Electrodes: Bench-Top Fabrication of Hierarchically Structured High-Surface-Area Electrodes (Adv. Funct. Mater. 24/2013)

Authors

  • Christine M. Gabardo,

    1. School of Biomedical Engineering, McMaster University, 1280 Main St. West, Hamilton, ON L8S 4M1, Canada
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  • Yujie Zhu,

    1. Department of Chemistry and Chemical Biology, McMaster University, 1280 Main St. West, Hamilton, ON L8S 4M1, Canada
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  • Leyla Soleymani,

    Corresponding author
    1. School of Biomedical Engineering, McMaster University, 1280 Main St. West, Hamilton, ON L8S 4M1, Canada
    2. Department of Engineering Physics, McMaster University, 1280 Main St. West, Hamilton, ON L8S 4M1, Canada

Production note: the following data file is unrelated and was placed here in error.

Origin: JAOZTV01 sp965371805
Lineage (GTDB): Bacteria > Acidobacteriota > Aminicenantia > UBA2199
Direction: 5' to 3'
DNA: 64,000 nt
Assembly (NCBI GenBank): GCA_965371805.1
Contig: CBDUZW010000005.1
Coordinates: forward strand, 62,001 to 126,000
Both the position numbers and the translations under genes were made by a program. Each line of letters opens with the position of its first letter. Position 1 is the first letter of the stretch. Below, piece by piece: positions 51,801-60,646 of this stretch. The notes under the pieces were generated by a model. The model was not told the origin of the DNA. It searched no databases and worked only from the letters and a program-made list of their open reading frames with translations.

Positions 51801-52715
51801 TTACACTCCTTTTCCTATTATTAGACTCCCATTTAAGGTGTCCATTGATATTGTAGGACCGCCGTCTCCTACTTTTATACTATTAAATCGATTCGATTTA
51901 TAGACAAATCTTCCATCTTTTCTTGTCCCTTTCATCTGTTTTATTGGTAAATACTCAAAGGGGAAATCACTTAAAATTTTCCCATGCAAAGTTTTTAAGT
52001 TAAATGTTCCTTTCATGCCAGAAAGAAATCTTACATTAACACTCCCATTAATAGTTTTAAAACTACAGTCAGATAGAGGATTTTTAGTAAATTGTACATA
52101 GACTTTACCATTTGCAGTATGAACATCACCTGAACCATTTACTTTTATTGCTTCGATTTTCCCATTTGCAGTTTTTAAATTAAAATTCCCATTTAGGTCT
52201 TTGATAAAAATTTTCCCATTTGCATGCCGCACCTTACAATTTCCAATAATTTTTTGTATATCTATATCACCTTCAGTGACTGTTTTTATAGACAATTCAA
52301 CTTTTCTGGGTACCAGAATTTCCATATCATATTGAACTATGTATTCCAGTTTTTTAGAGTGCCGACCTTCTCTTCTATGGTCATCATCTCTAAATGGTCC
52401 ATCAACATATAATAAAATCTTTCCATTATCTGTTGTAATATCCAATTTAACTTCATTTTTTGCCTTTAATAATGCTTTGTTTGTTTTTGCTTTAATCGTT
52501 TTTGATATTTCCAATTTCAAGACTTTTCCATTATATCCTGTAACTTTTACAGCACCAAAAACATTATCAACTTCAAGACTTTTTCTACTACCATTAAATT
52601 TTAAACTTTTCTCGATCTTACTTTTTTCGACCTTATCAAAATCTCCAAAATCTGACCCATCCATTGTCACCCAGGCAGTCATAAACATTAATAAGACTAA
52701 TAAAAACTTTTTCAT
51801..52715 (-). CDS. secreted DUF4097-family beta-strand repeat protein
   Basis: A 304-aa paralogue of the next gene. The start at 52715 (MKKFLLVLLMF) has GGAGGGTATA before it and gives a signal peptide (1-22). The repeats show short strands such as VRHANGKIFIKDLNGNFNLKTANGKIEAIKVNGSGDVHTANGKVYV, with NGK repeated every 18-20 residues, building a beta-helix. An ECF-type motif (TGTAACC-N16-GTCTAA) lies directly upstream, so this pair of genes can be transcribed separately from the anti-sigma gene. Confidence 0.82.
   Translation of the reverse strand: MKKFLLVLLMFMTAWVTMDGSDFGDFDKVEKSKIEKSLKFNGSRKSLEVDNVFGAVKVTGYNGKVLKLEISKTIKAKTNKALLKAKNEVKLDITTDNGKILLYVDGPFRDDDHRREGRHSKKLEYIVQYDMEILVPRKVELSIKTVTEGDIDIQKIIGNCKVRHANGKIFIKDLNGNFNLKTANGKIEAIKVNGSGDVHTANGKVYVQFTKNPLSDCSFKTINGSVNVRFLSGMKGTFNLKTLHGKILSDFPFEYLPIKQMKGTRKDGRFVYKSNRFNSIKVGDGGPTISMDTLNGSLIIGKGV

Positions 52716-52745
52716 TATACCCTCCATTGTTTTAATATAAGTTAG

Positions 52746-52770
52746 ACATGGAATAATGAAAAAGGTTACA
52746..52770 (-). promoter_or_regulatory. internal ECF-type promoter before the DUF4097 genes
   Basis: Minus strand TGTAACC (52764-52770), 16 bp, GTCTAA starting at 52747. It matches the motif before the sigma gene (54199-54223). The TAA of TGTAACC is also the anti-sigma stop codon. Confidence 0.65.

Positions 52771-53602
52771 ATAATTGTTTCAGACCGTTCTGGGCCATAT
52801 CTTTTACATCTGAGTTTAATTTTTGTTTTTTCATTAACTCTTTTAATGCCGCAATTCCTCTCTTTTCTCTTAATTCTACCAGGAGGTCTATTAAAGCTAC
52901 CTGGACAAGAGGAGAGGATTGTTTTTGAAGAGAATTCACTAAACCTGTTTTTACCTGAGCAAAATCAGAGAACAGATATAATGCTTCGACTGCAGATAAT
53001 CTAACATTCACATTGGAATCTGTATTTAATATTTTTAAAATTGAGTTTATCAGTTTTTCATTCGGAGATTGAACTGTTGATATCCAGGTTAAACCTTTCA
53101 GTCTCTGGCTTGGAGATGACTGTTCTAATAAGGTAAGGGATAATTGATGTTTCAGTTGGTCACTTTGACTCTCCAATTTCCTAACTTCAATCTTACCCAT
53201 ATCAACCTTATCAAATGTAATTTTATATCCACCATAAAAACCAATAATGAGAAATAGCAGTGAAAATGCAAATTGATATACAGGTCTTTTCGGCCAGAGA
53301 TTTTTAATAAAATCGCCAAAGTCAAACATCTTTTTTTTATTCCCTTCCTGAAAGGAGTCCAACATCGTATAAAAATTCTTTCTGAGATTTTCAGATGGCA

• School of Biomedical Engineering, McMaster University, 1280 Main St. West, Hamilton, ON L8S 4M1, Canada
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  • Jose M. Moran-Mirabal

    Corresponding author
    1. Department of Chemistry and Chemical Biology, McMaster University, 1280 Main St. West, Hamilton, ON L8S 4M1, Canada
    • Department of Chemistry and Chemical Biology, McMaster University, 1280 Main St. West, Hamilton, ON L8S 4M1, Canada.
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Abstract

original image

Hierarchically structured materials hold great potential in biosensing, energy storage, photovoltaics, and tissue engineering. On page 3030, Leyla Soleymani, Jose M. Moran-Mirabal, and co-workers present a rapid, facile, and inexpensive approach to fabricate electrodes with hierarchical features spanning from the millimeter to the nanometer scale. The image depicts the tunable topographies obtained using this method through the stress-driven crumpling of gold films.

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